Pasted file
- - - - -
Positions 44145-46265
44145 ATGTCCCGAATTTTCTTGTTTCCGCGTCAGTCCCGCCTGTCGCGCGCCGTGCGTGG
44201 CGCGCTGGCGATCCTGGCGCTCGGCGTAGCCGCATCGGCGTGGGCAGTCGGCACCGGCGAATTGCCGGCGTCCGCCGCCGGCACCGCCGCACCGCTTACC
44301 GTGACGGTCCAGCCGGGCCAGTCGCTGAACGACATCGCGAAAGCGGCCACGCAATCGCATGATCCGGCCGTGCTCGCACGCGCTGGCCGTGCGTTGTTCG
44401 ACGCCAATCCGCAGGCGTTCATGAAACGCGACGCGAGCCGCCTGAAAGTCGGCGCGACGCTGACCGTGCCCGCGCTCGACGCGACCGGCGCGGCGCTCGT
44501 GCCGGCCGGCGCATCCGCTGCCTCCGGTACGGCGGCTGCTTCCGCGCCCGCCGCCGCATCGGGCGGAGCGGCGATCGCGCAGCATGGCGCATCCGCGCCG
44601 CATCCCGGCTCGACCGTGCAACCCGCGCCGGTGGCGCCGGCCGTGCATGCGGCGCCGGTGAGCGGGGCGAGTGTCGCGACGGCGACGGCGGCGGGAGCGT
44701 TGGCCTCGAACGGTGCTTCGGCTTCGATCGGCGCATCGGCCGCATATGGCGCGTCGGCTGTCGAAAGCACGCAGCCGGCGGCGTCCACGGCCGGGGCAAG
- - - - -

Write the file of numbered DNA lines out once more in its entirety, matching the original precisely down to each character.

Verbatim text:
Positions 44145-46265
44145 ATGTCCCGAATTTTCTTGTTTCCGCGTCAGTCCCGCCTGTCGCGCGCCGTGCGTGG
44201 CGCGCTGGCGATCCTGGCGCTCGGCGTAGCCGCATCGGCGTGGGCAGTCGGCACCGGCGAATTGCCGGCGTCCGCCGCCGGCACCGCCGCACCGCTTACC
44301 GTGACGGTCCAGCCGGGCCAGTCGCTGAACGACATCGCGAAAGCGGCCACGCAATCGCATGATCCGGCCGTGCTCGCACGCGCTGGCCGTGCGTTGTTCG
44401 ACGCCAATCCGCAGGCGTTCATGAAACGCGACGCGAGCCGCCTGAAAGTCGGCGCGACGCTGACCGTGCCCGCGCTCGACGCGACCGGCGCGGCGCTCGT
44501 GCCGGCCGGCGCATCCGCTGCCTCCGGTACGGCGGCTGCTTCCGCGCCCGCCGCCGCATCGGGCGGAGCGGCGATCGCGCAGCATGGCGCATCCGCGCCG
44601 CATCCCGGCTCGACCGTGCAACCCGCGCCGGTGGCGCCGGCCGTGCATGCGGCGCCGGTGAGCGGGGCGAGTGTCGCGACGGCGACGGCGGCGGGAGCGT
44701 TGGCCTCGAACGGTGCTTCGGCTTCGATCGGCGCATCGGCCGCATATGGCGCGTCGGCTGTCGAAAGCACGCAGCCGGCGGCGTCCACGGCCGGGGCAAG